Use PowerShell to Send Test Page to a Printer


Summary: Microsoft Scripting Guy, Ed Wilson, talks about using Windows PowerShell to send a test page to a printer. Microsoft Scripting Guy, Ed Wilson, is here. This morning I am sipping an awesome orange-cream tea that I picked up at a tea shop in Leipzig, Germany. It smells wonderful, and it tastes just like a Dreamcicle that I used to eat when I was a kid. That orange candy-covered vanilla ice cream was just the thing for hot, humid days when I was growing up in Florida. I have absolutely fallen in love with this tea.   Anyway, something else I have fallen in love with is all the printer cmdlets available in Windows PowerShell on Windows 8.1. I can do nearly everything I need to do to manage printers. The operative word, however, is nearly. After I add a printer, I like to print a test page—especially if I am going to be printing something important (which I believe, should be the only documents printed). But dude, I do not want to have to mouse around, open Control Panel, find the printer tool, and scramble until I find the print test page button. Instead, I simply want to use Windows PowerShell to print a test page. How hard is that? As it turns out, it is not very hard at all.

WMI to the rescue

I have always been able to print a test page from within a script. Even 15 years ago in the old VBScript days, I could print a test page. This is because Windows Management Instrumentation (WMI) has always had a print test page method for the printer class.

Win32_Printer class

The WMI class I need to use is the same WMI class that I used way back in the days of Windows NT 4.0. The class is Win32_Printer…talk about backwards compatibility. The cool thing about WMI since Windows PowerShell 3.0 is that with the CIM cmdlets, using WMI is simple. In the VBScript days, it would have taken me nearly 30 minutes to write out a WMI script to send a test page to a printer. And in the end, it would have required about 18 lines of code. With Windows PowerShell, it can be a one-line command. But anything that I do on a regular basis becomes an immediate candidate for a Windows PowerShell function. When I have a function, I tend to add it to my profile somewhere. In this case, I have a module that contains utility code, and this is where the function would reside.

Note  Tomorrow I am going to make a serious improvement to this function, and that will be the function I actually add to my utility module. I need to call the PrintTestPage method from the Win32_Printer WMI class. With the CIM cmdlets, I have an Invoke-CimMethod cmdlet that is designed to invoke methods. The Invoke-CimMethod requires an instance of a printer object (something returned from Win32_Printer) before it can execute the method. The easiest way to get this instance of the printer object is to use the Get-CimInstance cmdlet. All I need to do is to tell the Get-CimInstance cmdlet the name of my printer. Maybe I am not certain of the exact name of the printer. In that case, there is still no problem because I can use the LIKE operator to find the printer I need. This goes into the –Filter parameter, and it looks like this:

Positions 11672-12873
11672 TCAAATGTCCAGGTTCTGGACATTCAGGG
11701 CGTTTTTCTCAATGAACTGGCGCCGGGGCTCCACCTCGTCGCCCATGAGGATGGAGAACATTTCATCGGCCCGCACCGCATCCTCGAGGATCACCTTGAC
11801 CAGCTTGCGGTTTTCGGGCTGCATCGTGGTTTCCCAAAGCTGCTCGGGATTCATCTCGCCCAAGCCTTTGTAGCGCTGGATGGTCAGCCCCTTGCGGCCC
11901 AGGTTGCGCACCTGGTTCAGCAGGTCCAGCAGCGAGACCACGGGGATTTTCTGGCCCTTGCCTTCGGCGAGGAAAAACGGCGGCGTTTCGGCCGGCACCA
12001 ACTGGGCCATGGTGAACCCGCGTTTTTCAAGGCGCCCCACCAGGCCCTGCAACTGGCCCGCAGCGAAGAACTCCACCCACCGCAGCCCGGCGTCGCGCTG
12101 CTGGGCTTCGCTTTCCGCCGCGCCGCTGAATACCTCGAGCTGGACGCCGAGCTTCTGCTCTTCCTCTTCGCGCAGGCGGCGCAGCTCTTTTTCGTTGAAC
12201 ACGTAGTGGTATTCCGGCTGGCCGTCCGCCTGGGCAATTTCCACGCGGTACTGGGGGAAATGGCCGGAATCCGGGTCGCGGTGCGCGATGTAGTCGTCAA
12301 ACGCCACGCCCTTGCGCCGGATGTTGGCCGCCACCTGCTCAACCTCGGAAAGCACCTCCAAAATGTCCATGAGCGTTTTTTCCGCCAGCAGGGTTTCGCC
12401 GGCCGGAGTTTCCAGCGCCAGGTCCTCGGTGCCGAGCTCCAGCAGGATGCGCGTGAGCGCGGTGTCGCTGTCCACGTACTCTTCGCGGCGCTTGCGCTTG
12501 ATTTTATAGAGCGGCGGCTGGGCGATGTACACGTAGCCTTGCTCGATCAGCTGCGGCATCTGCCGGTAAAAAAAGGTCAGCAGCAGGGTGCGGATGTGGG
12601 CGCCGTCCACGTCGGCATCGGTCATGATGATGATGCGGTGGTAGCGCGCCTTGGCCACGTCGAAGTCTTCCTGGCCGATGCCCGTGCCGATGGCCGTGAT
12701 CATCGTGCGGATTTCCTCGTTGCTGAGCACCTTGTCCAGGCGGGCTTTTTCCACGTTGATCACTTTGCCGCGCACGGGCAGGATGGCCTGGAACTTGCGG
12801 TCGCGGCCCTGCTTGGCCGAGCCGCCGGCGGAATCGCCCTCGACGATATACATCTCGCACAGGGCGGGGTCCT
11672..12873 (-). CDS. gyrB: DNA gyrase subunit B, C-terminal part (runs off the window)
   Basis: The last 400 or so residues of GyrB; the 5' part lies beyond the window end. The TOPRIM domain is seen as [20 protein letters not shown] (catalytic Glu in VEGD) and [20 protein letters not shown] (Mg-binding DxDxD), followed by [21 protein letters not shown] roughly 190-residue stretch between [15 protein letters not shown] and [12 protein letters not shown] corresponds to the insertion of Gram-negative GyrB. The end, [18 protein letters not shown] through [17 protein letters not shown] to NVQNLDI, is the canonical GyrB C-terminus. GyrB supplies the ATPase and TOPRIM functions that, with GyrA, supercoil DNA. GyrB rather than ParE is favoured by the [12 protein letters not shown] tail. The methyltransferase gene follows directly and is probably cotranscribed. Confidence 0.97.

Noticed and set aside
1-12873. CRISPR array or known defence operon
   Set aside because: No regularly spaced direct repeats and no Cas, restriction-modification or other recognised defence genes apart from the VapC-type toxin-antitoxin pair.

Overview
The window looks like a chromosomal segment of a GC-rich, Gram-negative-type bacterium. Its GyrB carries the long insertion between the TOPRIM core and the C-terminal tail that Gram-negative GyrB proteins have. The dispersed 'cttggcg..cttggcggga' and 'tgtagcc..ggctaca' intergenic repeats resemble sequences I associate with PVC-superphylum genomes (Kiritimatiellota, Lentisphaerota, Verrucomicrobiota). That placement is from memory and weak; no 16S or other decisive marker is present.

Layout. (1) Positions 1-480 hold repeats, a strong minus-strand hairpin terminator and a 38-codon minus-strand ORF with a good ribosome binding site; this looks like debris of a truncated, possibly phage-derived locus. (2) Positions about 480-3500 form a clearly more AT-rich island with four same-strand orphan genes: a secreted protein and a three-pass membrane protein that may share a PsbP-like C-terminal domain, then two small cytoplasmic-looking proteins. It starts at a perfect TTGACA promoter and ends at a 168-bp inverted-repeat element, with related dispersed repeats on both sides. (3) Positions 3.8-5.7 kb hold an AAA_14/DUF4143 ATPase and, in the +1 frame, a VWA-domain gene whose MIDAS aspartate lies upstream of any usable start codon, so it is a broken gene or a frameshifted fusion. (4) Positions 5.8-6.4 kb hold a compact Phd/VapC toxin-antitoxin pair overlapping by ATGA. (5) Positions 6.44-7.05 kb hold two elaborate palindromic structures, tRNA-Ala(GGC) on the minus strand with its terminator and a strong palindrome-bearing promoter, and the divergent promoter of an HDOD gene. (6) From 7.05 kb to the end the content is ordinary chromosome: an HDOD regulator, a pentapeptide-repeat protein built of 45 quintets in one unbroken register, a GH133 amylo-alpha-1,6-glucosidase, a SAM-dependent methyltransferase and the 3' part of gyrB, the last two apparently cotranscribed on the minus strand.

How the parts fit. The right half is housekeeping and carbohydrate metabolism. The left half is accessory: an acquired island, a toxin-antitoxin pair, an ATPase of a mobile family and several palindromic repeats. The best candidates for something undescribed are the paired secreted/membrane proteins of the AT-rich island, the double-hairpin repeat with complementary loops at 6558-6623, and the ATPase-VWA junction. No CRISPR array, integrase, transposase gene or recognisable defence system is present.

Get-CimInstance win32_printer -Filter “name LIKE ‘$printer'” When I execute this code, I can then supply the returned printer object to the InputObject parameter of the Invoke-CimMethod cmdlet. I need to execute the Get-CimInstance cmdlet first, so I return a WMI printer object to the Invoke-CimMethod cmdlet. No sweat. It works just like high-school algebra—stuff inside the parentheses executes before stuff outside the parentheses. Therefore, I put the Get-CimInstance command inside a pair of parentheses, and the I call Invoke-CimMethod. The method name is the same one that I used in Windows NT 4.0: PrintTestPage. Therefore, that is the value I supply to the –MethodName parameter. This command is shown here:

Invoke-CimMethod -MethodName printtestpage -InputObject (

   Get-CimInstance win32_printer -Filter “name LIKE ‘$printer'”)

Put it in a function

So I have my one-line command, and it works. Now I put it in a function. This is not hard. Basically, there are three things to do:

  1. Use the Function keyword.
  2. Add a function name.
  3. Add a script block.

Dude, that’s it. A Windows PowerShell function is as easy as one, two, three. I have a script block (that is my one-liner), so I am all set to create a function. I decide that I need to have a variable for the printer name—after all, a function with a hard-coded printer name is not all that useful. To do this, I use the Param statement, and I assign a variable to hold the printer name. This portion of the script is shown here:


  [string]$printer = “hp2005dn”) Now I will add in the Function statement, name the function, and add my script block. The complete function is shown here:

Function out-TestPage



  [string]$printer = “hp2005dn”)

 Invoke-CimMethod -MethodName printtestpage -InputObject (

   Get-CimInstance win32_printer -Filter “name LIKE ‘$printer'”)

} That is it. With only a few lines of script, I have the ability to use Windows PowerShell to send a test page to my default printer. Pretty cool stuff. The only thing I do not like is figuring out what the name of the printer might be. So, I will fix that tomorrow by creating a dynamic parameter. This will add a bit of complexity, but it will be worth it for me in the end. Using Windows PowerShell to print a test page will continue tomorrow when I will talk about creating a drop-down list to enumerate all printers on the target computer. I invite you to follow me on Twitter and Facebook. If you have any questions, send email to me at, or post your questions on the Official Scripting Guys Forum. See you tomorrow. Until then, peace. Ed Wilson, Microsoft Scripting Guy 


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